The fact that an ERP customer such as Elkay could pay millions of dollars for an ERP system that apparently failed to meet the basic requirements of the business, and then get hit with such an aggressive cross-claim should be a warning to all companies contemplating entering into similar ERP agreements with Oracle/NetSuite or other ERP providers. The negotiation of the language of the ERP related agreements and the specifics of ERP implementation requirements must be a key focus of the ERP customer. Companies acquiring ERP systems need to carefully think through their requirements for the project and have a strong internal team to help manage the process. And companies contracting with Oracle/NetSuite may want to think through the potential implications of obtaining financing through OCC, and how that could create unanticipated risks down the road.
Oracle Accused by Former Employee of Selling ERP Systems to Oracle/NetSuite ERP Customers That Did Not Exist
Oracle/NetSuite related ERP litigation cases are also interesting when viewed through the prism of the Daramola v. Oracle America case. Daramola was an Oracle Canada employee who lived and worked in Montreal, Canada and served as an Oracle project manager for Oracle's Campus Bookstore customers. In his Complaint, he detailed an alleged Oracle business practice of intentionally misrepresenting to Oracle’s University customers that the company had a fully developed, integrated system for an online campus bookstore that could be customized and would be ready to "go live" quickly. However, according to the Complaint, no such integrated system existed, and Oracle instead would extract payments from university customers, then stall while continuing to receive payment without delivering a working ERP product. The facts pleaded in the 2022 amended complaint further highlight an alleged pattern and practice under which Oracle promised to customize a non-existent but purportedly integrated cloud system for university clients then used escalation teams to hold off customers who were making subscription payments for the product and receiving nothing in return. According to the Complaint, Project managers, like Daramola, and "escalation teams" were directed to further mislead customers about the lack of development for the system the customer had supposedly acquired, by for example, blaming delivery delays on the customers "unforeseen customization requests," extracting change orders for such "customizations," then requiring customers to pay more while buying Oracle more time to deliver a functioning ERP product.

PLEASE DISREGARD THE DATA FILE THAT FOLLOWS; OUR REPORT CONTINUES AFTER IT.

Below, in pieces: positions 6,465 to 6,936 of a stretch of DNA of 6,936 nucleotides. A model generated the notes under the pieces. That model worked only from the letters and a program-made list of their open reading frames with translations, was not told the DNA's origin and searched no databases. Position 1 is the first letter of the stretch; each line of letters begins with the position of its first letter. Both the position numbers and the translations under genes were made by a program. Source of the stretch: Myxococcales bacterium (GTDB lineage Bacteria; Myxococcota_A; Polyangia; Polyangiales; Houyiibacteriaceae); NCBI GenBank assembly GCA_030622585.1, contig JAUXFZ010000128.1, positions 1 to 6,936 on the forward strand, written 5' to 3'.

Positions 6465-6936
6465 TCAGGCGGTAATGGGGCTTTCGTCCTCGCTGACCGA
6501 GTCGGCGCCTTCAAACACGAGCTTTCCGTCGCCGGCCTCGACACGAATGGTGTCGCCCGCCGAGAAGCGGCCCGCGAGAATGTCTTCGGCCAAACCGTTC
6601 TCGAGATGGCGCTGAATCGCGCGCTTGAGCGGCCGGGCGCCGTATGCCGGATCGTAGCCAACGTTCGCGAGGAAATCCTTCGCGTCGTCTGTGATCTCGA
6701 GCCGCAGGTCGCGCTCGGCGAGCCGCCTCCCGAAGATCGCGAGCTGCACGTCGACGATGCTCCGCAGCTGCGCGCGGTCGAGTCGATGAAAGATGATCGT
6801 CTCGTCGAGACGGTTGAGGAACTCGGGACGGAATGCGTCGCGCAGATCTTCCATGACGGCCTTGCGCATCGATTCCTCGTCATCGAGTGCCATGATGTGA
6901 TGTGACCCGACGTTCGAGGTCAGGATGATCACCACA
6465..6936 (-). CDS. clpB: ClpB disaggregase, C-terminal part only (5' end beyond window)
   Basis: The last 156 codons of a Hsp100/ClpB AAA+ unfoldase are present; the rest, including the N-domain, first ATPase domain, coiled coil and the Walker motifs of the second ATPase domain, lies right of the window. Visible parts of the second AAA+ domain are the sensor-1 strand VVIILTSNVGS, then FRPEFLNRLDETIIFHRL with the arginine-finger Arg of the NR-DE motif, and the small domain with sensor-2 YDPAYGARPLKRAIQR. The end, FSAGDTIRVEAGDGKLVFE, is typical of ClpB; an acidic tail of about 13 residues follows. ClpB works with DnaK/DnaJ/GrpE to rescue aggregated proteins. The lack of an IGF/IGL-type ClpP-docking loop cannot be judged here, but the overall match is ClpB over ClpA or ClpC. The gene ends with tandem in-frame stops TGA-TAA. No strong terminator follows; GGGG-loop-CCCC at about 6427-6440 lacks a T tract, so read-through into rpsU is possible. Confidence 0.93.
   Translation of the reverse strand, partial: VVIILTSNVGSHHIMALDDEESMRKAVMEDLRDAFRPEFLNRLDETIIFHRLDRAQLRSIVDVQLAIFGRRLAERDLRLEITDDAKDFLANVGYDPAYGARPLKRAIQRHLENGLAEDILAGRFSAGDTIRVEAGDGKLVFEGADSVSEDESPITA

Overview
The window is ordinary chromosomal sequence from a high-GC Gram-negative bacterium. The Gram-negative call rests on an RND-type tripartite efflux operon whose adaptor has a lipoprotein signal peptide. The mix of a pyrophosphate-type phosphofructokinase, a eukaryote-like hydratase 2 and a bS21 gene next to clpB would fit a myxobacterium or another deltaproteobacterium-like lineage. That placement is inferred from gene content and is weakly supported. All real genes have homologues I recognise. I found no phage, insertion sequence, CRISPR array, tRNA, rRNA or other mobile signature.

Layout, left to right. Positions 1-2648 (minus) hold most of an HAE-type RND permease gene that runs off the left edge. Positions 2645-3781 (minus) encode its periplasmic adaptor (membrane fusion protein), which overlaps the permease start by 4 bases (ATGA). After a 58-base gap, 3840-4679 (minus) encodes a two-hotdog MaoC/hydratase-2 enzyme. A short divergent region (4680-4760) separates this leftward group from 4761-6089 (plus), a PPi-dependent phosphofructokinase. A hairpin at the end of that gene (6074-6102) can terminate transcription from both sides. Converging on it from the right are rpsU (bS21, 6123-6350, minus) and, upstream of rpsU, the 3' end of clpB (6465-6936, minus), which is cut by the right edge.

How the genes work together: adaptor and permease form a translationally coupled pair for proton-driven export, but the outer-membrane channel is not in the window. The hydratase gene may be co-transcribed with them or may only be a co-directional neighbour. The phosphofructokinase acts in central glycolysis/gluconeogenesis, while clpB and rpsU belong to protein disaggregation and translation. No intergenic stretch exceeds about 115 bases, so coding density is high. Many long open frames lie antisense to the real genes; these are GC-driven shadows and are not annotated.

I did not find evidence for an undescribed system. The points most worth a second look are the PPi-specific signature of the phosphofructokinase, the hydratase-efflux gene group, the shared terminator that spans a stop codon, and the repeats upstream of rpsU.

Eventually after three pleading attempts, the Darmola case was dismissed because the Northern District of California essentially found that the claims did not relate to California and could not be asserted by litigants living outside the U.S. against a California company that was separate from its Canadian sister company. The court reasoned that Plaintiff worked for a Canadian subsidiary of Oracle in Canada, and had not established legal theories to support a claim against Oracle America, Inc. directly here in California. Darmola recently appealed the case to the Ninth Circuit. We will be watching to see what happens. It seems a shame as it has been our experience that the mother Oracle ship in Redwood City appears to be running the show even outside of the United States.
However, if the allegations in Daramola are true, we would suspect that these types of predatory practices are not simply limited to university related ERP customers of Oracle/NetSuite. And having reviewed complaints filed in the Elkay, Barrett Business Services, Morse Communications, WG America Company and other lawsuits against Oracle/NetSuite we certainly see striking similarities and patterns. According to these lawsuits, Oracle/NetSuite represents that they have a fully integrated and developed solution for the particular customer in the particular industry and they will only need to tweak the software and can go live quickly. But the reality appears much different. Instead of getting the solution that was promised, ERP customers get hit with multiple change orders, demands for additional customization and escalating costs and increased delays. In short, not what they thought they had bargained for.
Tactical Law attorneys assist our clients in the negotiation and documentation of ERP and related agreements. If you are embroiled in an ERP related dispute involving Oracle or other ERP software publishers or ERP implementation companies we can help.
By Tactical Law Attorneys and From Time to Time Their Guests